Production must take backseat on the Internet

The Internet is full of success stories, from the dramatic rise to 6.2 million users a week over five years to individual companies with large market shares and outrageous share prices.

A majority of the leading UK brands are now investing budgets in the Internet to capitalise on this success. Unfortunately, most of the investment is going to waste.

Most brands owners have recognised that the Internet’s communication abilities and audience is very attractive.

With the branding abilities of magazines, the targeting abilities of direct marketing and feedback abilities of the telephone, the Internet is a powerful hybrid medium and “all a brand needs is a Website”.

But “all a brand needs is a Website” is equivalent to saying, “television is powerful, so launch a branded TV channel”: very wrong. In the quest for this goal, company after company spends 90 per cent of the budget on Website production and the rest on advertising it. This results in uninspiring content, minimal audience, and poor value for money.

For the record, there are only three reasons to have a Website: if selling your brand requires detailed comparative information; or you can realistically become an e-commerce retailer; or you have 1m to invest in becoming a media owner.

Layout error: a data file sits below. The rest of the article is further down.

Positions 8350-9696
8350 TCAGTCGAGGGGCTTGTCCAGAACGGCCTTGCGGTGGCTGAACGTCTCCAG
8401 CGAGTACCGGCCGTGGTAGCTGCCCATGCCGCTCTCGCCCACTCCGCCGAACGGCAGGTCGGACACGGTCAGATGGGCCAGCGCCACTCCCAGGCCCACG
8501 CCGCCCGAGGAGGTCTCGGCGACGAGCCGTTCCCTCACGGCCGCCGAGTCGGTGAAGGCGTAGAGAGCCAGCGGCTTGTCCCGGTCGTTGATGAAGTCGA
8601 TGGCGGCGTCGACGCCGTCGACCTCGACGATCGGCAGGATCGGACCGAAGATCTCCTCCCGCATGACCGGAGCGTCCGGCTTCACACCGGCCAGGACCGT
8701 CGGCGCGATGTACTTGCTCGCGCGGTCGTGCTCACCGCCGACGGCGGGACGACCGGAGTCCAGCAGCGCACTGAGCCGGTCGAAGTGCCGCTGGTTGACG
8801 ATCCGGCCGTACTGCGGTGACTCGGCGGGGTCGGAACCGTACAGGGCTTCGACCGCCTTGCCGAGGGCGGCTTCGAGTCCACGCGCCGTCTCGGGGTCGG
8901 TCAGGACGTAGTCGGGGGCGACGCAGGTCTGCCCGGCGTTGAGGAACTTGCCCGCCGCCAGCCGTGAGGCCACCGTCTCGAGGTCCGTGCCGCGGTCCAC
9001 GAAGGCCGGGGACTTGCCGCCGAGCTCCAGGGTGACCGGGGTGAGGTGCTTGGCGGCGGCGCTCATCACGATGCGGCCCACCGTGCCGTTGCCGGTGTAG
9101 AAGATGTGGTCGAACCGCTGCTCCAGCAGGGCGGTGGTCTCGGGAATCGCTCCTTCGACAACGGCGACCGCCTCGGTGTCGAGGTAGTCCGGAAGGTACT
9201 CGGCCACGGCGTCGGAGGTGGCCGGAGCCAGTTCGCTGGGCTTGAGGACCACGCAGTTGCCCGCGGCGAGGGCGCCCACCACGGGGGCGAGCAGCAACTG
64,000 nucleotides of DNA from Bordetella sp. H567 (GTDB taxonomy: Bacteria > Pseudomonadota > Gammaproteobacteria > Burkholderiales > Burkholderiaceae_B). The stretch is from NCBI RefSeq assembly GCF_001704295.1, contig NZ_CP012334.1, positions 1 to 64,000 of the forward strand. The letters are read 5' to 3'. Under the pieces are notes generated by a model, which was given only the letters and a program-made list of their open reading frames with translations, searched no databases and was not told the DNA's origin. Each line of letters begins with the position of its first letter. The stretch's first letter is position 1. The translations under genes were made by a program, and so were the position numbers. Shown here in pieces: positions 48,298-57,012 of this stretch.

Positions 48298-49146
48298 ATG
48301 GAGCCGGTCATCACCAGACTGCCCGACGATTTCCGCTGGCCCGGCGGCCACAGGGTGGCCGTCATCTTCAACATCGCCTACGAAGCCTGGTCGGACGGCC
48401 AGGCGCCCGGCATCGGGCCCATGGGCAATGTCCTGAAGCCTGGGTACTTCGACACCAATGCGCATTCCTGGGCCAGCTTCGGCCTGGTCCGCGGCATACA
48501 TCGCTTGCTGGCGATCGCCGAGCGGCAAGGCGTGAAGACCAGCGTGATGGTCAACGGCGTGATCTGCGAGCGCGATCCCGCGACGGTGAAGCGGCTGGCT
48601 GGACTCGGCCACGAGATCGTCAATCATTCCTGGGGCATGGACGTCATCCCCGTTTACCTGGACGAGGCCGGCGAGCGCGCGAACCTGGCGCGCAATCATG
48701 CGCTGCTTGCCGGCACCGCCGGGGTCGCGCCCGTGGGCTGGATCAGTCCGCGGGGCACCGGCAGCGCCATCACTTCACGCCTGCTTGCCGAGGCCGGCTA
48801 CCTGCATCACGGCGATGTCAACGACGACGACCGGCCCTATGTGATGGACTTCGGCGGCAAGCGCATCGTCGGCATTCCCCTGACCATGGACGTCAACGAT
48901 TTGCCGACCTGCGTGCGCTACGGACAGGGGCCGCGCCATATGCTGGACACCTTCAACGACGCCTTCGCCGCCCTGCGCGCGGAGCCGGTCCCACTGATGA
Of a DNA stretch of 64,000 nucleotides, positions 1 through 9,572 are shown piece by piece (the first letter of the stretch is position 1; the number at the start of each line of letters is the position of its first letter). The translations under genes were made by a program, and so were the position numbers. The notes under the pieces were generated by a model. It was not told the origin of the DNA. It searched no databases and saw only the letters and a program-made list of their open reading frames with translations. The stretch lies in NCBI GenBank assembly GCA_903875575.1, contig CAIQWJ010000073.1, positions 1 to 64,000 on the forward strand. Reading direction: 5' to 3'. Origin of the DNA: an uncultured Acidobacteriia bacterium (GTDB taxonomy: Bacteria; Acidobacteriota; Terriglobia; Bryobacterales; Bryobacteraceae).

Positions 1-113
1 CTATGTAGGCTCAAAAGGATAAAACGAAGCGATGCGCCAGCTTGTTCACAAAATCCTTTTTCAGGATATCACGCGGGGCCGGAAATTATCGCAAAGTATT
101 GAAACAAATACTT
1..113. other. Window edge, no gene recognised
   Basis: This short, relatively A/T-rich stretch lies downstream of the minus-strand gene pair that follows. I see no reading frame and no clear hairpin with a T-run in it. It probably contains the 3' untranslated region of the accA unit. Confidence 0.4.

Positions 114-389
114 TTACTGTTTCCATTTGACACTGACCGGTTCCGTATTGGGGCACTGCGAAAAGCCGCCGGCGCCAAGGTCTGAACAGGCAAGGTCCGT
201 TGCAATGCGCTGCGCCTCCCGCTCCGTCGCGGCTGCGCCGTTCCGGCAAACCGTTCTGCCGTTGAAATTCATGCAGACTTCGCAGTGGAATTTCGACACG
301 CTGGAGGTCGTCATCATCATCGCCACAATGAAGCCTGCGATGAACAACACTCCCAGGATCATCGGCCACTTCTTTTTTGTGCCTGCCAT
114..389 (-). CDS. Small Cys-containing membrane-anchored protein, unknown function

If none of the above applies, then go back to the basics.

In any other media no one would ever spend more than ten per cent on production: Don’t treat the Internet any differently. Ninety per cent of the budget spent on buying audience from a media owner and only ten per cent on production would result in:

1) Reaching nine times as many users;

2) Campaigns designed to de liver messages and not to entice

click-through to a message on a Website;

3) Response based on a delivered message.

Brand owners know how to use media, so why do they treat a new medium any differently?

Maybe it’s that there’s more profit in production for new media consultancies, or maybe brand owners just don’t ask themselves what are they trying to achieve.

The Net is not teaching old dogs new tricks, it should be old dogs doing old tricks, but more efficiently and with better value for money.

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